Designed to measure specimen strain in a single element of the surface parallel to the axis of the specimen, rebar extensometers use hardened, pointed screw clamps to positively connect the instrument to hardened reinforcing bar specimens. These extensometers should be removed before specimen fracture, as the violent fracture of rebar will cause damage to the instrument.
Rebar extensometers are engineered to conform to ASTM E 83, and they use a linear variable displacement transformer (LVDT) to measure strain. Rebar extensometers use a pivot and lever arm system to transfer axial deformation of the specimen to linear motion of the LVDT. The length of the lever arm mechanically magnifies any elongation of the specimen, thereby providing extremely accurate measurements of specimen strain.
Principle of Operation
When in place, the extensometer is in contact with the specimen at four points: two gage screws connected to the lower measuring yoke, and two gage screws connected to the upper pivoting yoke. The lower yoke pivots axially in the direction of specimen deformation to mechanically transmit specimen strain to the LVDT. The upper yoke pivots laterally to provide a mechanically averaged measurement of specimen deformation.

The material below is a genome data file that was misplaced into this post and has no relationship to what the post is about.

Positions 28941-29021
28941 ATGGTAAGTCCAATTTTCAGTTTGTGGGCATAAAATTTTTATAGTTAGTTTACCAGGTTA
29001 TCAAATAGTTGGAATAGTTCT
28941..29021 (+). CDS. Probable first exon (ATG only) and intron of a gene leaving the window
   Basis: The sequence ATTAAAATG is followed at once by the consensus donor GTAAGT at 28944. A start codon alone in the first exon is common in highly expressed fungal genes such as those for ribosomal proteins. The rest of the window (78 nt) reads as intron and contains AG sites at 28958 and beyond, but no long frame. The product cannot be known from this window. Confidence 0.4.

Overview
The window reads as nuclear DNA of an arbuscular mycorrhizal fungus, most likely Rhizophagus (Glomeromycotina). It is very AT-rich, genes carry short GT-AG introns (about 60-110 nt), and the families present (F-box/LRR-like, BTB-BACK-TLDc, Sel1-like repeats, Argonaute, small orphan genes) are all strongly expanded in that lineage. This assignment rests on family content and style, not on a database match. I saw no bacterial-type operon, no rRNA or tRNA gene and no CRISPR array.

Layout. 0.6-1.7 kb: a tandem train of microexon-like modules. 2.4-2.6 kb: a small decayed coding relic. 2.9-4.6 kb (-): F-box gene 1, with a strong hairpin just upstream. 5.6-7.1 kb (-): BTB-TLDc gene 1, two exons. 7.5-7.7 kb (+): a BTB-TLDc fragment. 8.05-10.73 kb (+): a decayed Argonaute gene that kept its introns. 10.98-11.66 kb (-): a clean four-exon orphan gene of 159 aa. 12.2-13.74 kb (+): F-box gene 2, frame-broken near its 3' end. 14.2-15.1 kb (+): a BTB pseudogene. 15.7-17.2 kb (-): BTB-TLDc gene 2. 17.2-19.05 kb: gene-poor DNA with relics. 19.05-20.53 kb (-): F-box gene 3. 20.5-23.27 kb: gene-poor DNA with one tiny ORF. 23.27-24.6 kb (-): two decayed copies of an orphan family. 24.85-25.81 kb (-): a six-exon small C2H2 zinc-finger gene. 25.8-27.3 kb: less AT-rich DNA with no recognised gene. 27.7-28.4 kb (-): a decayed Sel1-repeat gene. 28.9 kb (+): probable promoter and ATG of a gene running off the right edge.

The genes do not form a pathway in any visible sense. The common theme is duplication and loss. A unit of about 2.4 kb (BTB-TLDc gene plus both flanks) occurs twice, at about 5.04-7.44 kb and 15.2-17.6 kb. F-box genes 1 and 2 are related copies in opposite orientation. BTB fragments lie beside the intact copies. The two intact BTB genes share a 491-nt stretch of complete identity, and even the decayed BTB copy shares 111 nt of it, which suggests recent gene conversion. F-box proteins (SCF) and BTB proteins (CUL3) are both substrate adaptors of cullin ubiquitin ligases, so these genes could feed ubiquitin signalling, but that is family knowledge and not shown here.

When tension is applied to the specimen, strain is registered by the lower yoke. This yoke pivots about a fixed point to push on the core of the LVDT. The LVDT converts the mechanical motion of its core to a proportional electrical signal. This signal is then sent to the controller via the instruments connector.
Extensometers are equipped with connectors that interface with current Instron controller platforms. All connectors are equipped with auto-calibration, and have a user code to uniquely identify the instrument on the system being used. Extensometers can also be equipped with connections to interface with Satec legacy controllers, such as MATS II, Apex, Vertex, Mark III, and Mark IV.